[Exhibition Review #1]
Animal Farm Video Series
By Ching-Hui Chou
Art Stage Singapore 2017
I chanced upon the ‘Animal Farm’ by Chou Ching-hui, a Taiwanese artist, at Art Stage Singapore 2017. Videos works are rare in art fairs hence, making it hard to miss especially with its three-channel video set-up.
While this snapshot shows the three screens simultaneously playing the same scene, there are selected parts where only one screen plays a different scene and some other parts where all screens play different scenes.
Due to time constraint, I could only watch one (out of 9 films). The film started with a pristine setting where a myriad of beauty tools laid across a counter. Someone then picks up one of the tool and starts ‘beautifying’ a toy doll. Then we see a teenage girl applying makeup while looking intently into the mirror, as if almost unaware to her surroundings and the camera. There is almost no dialogue for these scenes yet a lot is conveyed through the well-curated setting and careful choice of props. The pristine setting, the deliberate placement of props and the controlled movements of the actress reiterates the notion of order throughout the film.
This ties well with the theme of the work regarding the ‘inescapable yet gradually numbing human condition in the contemporary social and cultural environment (we) lived in’. The title ‘Animal Farm’ is not an allegory for the English literature book but a rather a metaphor of the modern contemporary society. ‘Farm’ here refers to a caged environment where the living is confined within and onlookers could watch them from the outside (and past judgment). This draws parallel to our modern day society where we tend to create ‘cages’ for ourselves such as keeping up with beauty standards. (I don’t think I explain this well but s’okay)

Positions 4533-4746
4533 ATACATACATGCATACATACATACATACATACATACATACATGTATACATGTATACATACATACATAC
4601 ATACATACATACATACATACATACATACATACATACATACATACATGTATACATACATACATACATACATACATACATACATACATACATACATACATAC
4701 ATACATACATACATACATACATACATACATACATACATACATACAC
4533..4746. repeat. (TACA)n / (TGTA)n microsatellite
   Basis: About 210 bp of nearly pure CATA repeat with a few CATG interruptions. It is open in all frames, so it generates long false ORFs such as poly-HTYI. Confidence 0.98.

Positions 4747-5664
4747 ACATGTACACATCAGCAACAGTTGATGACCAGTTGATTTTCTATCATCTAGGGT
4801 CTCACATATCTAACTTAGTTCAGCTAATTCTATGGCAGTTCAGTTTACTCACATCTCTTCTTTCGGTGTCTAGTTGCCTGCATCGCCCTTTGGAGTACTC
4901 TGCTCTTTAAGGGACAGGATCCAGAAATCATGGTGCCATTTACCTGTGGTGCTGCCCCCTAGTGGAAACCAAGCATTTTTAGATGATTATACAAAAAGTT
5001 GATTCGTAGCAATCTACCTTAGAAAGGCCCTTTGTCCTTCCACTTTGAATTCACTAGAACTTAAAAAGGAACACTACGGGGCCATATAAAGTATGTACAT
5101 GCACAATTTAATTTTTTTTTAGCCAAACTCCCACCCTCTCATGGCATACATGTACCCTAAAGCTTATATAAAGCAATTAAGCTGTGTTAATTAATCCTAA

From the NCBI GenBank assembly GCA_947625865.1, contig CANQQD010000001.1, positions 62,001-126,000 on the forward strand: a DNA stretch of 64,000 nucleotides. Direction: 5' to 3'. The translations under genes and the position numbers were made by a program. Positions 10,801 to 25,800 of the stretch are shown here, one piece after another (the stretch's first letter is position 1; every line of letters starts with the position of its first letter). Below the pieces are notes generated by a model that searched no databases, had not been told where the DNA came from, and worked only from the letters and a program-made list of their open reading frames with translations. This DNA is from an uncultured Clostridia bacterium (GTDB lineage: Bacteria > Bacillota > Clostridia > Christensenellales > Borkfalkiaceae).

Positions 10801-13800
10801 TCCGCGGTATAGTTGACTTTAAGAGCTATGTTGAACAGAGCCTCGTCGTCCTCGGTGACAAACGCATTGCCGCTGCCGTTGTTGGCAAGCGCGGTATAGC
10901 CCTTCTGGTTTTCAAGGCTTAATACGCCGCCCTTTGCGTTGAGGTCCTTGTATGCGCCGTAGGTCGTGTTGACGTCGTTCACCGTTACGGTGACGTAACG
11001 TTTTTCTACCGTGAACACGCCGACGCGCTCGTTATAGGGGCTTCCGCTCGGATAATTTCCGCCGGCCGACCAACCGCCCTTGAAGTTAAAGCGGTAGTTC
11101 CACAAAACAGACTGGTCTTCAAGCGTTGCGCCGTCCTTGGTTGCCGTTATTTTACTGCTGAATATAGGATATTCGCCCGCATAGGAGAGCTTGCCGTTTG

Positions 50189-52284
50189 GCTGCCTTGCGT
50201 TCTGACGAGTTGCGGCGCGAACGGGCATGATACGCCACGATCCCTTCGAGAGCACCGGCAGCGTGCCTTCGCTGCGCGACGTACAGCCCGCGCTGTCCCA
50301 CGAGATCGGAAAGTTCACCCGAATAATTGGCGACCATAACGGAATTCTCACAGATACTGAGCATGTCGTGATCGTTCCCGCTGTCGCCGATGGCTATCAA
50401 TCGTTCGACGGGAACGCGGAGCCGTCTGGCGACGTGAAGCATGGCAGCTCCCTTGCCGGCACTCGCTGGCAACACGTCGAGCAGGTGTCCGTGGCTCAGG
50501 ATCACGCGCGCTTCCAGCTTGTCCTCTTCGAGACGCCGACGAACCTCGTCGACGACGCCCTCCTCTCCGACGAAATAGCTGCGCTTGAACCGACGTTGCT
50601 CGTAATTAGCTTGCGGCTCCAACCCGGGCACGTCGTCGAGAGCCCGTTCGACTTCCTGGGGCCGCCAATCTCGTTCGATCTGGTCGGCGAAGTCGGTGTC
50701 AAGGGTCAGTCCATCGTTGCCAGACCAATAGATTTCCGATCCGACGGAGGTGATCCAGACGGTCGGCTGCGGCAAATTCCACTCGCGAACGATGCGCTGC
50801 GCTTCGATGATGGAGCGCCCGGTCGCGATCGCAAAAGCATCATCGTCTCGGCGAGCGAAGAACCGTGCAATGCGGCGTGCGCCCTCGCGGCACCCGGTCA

What I really love about this work is that every single aspect of the film is carefully curate, likening every single frame to a well-composed painting. The details of the setting are all constructed, the props are carefully selected and placed and the actress has an almost perfect elegance to her movements. Mastery of light control is definitely reflected in the film and the thoughtful (slow) camera panning allows viewers to study the finer details of the work. (It’s like the technical aspect of Wes Anderson films but a totally different style!)
The artist had also created a series of photography works under the similar title – ‘Animal Farm’. The photography works are just as great as the video works in its narrative through details. I could stand there for a whole 5-10 minutes studying the 108cmx148cm photographs. To shoot the photographs in a zoo definitely adds value to the work and its meaning.
While the videos ‘can be viewed as extensions or variations of the photographic works of the series’, I personally think it is an extension as it introduces the dimension of time and creates a more immersive environment. The videos were more effect in conveying the monotony of contemporary lives.
Nevertheless, both works has its own merits.